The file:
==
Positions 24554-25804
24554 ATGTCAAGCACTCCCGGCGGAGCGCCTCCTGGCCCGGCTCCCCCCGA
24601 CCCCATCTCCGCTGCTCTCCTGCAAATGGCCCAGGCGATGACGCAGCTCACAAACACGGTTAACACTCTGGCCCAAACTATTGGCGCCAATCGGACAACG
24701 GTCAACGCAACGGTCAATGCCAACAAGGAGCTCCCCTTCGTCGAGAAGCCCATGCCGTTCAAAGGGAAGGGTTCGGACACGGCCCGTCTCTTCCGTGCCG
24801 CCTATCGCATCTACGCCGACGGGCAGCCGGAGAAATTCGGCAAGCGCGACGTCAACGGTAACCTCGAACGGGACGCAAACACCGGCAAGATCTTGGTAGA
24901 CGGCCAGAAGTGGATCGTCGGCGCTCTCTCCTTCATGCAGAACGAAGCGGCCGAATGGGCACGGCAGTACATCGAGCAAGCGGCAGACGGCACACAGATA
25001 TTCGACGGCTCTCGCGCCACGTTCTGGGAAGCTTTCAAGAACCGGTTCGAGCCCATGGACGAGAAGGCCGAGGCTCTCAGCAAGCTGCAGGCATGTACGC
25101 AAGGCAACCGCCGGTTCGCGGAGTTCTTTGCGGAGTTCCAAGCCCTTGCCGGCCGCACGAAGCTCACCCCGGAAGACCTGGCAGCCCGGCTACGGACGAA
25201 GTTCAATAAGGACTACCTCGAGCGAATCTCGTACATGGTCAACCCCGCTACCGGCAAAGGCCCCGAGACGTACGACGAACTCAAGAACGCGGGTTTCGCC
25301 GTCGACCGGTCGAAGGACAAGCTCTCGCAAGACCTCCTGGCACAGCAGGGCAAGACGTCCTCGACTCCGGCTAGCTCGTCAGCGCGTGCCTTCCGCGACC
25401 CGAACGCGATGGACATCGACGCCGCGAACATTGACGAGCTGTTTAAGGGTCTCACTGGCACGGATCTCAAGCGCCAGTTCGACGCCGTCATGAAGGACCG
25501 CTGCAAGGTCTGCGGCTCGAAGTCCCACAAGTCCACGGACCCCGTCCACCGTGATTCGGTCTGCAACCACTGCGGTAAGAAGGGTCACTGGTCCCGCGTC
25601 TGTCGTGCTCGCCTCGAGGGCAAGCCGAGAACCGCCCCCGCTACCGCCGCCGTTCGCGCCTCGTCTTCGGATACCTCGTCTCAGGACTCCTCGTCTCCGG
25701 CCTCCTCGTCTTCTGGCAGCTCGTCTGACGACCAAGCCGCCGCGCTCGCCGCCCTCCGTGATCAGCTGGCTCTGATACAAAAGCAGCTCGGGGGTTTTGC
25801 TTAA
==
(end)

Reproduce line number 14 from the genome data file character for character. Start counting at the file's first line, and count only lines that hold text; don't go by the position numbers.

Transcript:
25701 CCTCCTCGTCTTCTGGCAGCTCGTCTGACGACCAAGCCGCCGCGCTCGCCGCCCTCCGTGATCAGCTGGCTCTGATACAAAAGCAGCTCGGGGGTTTTGC